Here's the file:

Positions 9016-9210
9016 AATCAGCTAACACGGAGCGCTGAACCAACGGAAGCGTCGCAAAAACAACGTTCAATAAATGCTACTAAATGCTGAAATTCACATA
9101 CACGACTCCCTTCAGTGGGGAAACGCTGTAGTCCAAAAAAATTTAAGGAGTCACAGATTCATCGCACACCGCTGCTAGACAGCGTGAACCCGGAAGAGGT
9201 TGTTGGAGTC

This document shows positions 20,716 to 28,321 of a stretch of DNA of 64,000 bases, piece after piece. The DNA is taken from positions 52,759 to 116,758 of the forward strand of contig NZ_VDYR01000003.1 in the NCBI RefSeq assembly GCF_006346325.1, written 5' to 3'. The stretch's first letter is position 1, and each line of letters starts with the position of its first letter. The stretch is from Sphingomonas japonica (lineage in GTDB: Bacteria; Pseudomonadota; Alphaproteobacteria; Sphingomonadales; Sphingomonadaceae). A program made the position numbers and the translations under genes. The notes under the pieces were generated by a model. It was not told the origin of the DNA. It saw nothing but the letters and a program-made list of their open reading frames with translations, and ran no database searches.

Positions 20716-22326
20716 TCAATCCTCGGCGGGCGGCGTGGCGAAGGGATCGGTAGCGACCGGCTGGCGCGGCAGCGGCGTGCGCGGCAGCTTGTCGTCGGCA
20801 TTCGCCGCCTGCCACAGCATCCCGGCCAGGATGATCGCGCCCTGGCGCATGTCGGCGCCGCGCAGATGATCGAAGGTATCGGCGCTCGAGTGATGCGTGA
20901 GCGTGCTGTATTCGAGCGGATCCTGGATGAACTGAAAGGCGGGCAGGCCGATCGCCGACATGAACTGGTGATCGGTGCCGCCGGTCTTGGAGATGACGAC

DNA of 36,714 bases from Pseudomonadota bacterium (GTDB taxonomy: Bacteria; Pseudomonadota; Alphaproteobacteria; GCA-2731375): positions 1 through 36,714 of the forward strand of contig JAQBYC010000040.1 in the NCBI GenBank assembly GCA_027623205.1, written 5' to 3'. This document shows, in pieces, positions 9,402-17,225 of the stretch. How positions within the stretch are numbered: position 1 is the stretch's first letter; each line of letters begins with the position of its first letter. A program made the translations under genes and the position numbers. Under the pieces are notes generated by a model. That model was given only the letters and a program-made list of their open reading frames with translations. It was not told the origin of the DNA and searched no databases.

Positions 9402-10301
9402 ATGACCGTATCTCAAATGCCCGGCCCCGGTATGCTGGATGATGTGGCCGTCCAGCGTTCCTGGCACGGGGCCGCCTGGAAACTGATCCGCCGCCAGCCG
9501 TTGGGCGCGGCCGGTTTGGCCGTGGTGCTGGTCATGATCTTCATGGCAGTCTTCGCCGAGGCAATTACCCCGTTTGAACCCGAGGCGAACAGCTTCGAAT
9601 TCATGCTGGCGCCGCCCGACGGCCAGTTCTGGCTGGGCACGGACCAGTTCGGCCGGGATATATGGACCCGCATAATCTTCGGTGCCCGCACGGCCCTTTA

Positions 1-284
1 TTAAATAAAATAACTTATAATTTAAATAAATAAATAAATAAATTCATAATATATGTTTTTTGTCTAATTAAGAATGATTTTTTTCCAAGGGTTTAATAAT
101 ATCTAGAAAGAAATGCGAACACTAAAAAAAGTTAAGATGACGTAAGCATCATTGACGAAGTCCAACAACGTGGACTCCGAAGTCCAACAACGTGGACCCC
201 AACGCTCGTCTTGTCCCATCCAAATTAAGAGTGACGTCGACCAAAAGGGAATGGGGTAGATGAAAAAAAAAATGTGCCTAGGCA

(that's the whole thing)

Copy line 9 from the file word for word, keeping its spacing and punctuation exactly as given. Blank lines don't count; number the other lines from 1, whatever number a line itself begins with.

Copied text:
20901 GCGTGCTGTATTCGAGCGGATCCTGGATGAACTGAAAGGCGGGCAGGCCGATCGCCGACATGAACTGGTGATCGGTGCCGCCGGTCTTGGAGATGACGAC